The Truth About Being An Older Mom
My mother has told me countless times that her biggest dream as a little girl was to be a mom. She and her best friend always played "mothers" with their dolls. She had her first, my brother, at 25. Me? Well, dolls were never my thing. In fact, my childhood toys and games consisted of a travel office set and either playing school, store, or pet shop. I grew up in a home with a working father and a stay-at-home mother, and being one of three kids, I didn’t think twice about having kids of my own. While I knew one day I wanted to be a mother, it was not something I idealized. I wanted the experience; I just had no idea what that experience would be like.
When is the perfect time to have a baby?
More modern women now than ever wonder: When is the right time or age to have a baby? The truth is, you’re never really ready to have a baby because no matter how much someone tells you, you don’t know what’s involved until you do it. I had my first child at 32. At that point, I was successful in my career; I was in shape and generally in a good groove balancing my life. It was a big transition for me going from solely focusing on myself, my needs, wants, and desires to then focusing on and being responsible for the life of another human being. Some would suggest I started our family later in life. Heck, when I had my second I was 35, which to doctors automatically meant "advanced maternal age" according to all of the suggested genetic testing and screenings. I’ve had friends and relatives who had their children at 24 years old and others at 40 or, in a few cases, a bit older. It’s a personal choice with many factors involved and certainly has its benefits and challenges.
The push and pull of parenting later in life.
Being an older parent in doctors' eyes is age 35 and older. That may mean that you have stabilized some of the pillars in your life like travel, career, hobbies, sports, or marriage, all providing you with a good perspective. Because you’ve had so many experiences and have checked off things from your bucket list, you are able to objectively see the magnitude of the job.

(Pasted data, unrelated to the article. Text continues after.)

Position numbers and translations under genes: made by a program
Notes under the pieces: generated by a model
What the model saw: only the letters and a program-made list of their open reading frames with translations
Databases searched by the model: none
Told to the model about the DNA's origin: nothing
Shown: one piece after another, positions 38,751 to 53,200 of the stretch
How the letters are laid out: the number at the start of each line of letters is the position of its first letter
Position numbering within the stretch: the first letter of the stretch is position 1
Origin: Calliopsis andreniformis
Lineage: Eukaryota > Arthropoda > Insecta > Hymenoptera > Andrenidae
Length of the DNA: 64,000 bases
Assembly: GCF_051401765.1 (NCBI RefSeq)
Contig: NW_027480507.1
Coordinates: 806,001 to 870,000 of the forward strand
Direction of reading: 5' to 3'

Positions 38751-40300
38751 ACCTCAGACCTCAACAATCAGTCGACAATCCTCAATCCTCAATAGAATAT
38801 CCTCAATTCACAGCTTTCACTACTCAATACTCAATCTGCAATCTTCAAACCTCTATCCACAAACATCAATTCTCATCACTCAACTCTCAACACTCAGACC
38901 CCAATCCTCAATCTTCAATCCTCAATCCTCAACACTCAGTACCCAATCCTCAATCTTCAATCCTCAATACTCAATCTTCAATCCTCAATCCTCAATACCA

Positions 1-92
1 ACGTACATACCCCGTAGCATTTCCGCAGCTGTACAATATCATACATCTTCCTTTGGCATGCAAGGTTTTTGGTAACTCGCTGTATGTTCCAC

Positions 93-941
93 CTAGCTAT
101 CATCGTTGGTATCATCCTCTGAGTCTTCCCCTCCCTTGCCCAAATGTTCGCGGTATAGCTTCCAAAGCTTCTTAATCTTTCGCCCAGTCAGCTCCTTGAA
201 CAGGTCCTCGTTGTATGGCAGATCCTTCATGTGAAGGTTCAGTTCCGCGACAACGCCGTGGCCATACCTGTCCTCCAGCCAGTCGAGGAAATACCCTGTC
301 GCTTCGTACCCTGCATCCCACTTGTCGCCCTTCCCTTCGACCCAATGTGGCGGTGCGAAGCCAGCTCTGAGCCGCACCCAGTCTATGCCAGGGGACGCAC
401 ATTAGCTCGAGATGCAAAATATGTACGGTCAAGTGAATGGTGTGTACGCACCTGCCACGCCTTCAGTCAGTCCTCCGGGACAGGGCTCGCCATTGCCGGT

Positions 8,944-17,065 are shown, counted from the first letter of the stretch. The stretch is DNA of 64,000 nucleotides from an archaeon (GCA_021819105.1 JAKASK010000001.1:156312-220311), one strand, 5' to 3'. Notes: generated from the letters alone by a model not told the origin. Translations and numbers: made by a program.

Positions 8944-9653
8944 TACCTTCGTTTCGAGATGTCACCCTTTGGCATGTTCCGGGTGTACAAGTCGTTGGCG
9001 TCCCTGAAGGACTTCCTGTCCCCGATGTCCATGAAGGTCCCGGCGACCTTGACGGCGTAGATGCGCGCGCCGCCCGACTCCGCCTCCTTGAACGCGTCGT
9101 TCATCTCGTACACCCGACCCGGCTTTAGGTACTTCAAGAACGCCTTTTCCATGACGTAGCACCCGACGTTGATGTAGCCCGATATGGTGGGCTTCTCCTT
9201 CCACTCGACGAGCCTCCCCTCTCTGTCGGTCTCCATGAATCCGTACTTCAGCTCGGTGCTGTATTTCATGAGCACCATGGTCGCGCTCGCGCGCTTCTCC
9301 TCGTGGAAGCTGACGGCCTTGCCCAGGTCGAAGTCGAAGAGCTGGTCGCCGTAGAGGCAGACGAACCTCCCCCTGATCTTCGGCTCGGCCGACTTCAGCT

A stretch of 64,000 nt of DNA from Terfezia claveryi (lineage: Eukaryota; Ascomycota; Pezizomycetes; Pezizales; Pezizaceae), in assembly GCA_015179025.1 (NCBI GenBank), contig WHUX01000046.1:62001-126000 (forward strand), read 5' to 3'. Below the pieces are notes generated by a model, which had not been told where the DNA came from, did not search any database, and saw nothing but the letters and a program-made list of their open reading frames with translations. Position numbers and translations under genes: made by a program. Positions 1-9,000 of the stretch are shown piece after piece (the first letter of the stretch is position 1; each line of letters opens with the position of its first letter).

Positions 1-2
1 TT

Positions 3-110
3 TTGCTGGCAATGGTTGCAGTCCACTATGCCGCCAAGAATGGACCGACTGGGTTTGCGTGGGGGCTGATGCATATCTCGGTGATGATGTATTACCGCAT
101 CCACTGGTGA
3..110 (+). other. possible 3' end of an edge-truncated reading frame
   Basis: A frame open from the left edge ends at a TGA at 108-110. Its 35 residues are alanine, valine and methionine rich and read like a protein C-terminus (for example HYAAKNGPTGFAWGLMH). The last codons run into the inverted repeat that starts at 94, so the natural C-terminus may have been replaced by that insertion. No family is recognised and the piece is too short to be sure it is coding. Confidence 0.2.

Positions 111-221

For me, it meant I lived out the silliness of my 20s and planted roots in my marriage, career, and health. On one hand I had fulfilled some of the things on my bucket list like skydiving in New Zealand, for example. On the other hand, I selfishly wasn’t quite ready to relinquish focusing on myself. A baby changes your whole world, and you learn even in pregnancy that this little person has some serious pull!
You also come to appreciate that it is a beautiful thing to nurture, shape, educate, share, and raise a child. Parenting later in life affords you the opportunities to absorb knowledge of the world and how you want your child to live in it. It’s a total "if I only knew then what I know now" scenario except as an older parent you have that, at least on life itself, because actual parenting is a life lesson unto itself!
Wisdom, insight, and perspective are invaluable tools for older parents.
It isn’t easy. Sometimes I still feel resentful and long for my former life, where I could do what I wanted when I wanted. Yet when I see my 5-year-old daughter confidently receive a ribbon in swim class or my 2-year-old son proudly buckle himself into the high-chair, the sheer joy and confidence they possess evokes a feeling of pure bliss inside me. That euphoria is what allows me to focus so much on someone else. I’m a better mom in my 30s because of the wisdom I gained in my late 20s and early 30s. With age comes the ability to appreciate the importance of the little things in life and the belief that everything happens for a reason. This insight is something I’m just not sure I would have appreciated as a younger parent.
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